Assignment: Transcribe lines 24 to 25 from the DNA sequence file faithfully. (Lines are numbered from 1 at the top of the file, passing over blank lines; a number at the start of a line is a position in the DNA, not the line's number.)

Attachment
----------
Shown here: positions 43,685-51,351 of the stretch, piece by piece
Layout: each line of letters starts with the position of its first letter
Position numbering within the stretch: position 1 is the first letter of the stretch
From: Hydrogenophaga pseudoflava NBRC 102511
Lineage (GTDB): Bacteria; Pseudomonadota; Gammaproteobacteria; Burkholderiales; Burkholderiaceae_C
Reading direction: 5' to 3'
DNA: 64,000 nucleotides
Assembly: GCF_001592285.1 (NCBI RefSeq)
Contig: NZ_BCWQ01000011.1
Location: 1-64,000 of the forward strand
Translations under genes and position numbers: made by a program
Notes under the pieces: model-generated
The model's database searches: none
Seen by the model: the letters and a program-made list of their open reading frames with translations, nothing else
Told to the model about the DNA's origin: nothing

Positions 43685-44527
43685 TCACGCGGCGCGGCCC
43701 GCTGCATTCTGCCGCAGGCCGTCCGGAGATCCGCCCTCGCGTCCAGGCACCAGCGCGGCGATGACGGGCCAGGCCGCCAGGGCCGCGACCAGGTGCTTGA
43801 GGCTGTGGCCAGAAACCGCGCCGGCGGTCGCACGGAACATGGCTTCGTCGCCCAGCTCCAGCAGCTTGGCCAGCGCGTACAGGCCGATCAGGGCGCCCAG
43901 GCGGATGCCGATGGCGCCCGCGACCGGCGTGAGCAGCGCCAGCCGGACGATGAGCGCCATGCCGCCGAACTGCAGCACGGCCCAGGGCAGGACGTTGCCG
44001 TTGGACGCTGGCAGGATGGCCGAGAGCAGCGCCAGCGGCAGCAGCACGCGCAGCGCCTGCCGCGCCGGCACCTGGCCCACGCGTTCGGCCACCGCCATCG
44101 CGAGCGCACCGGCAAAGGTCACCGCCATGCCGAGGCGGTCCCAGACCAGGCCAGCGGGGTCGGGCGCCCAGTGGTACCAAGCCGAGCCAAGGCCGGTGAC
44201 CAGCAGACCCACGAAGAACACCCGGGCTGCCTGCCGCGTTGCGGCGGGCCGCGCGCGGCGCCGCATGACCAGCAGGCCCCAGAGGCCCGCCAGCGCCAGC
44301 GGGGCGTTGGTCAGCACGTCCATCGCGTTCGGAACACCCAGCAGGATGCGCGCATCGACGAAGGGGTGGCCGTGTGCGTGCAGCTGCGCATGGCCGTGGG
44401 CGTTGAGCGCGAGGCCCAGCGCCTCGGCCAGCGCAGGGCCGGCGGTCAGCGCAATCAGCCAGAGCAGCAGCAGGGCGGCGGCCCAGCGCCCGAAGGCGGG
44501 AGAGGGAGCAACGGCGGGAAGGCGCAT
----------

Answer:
44301 GGGGCGTTGGTCAGCACGTCCATCGCGTTCGGAACACCCAGCAGGATGCGCGCATCGACGAAGGGGTGGCCGTGTGCGTGCAGCTGCGCATGGCCGTGGG
44401 CGTTGAGCGCGAGGCCCAGCGCCTCGGCCAGCGCAGGGCCGGCGGTCAGCGCAATCAGCCAGAGCAGCAGCAGGGCGGCGGCCCAGCGCCCGAAGGCGGG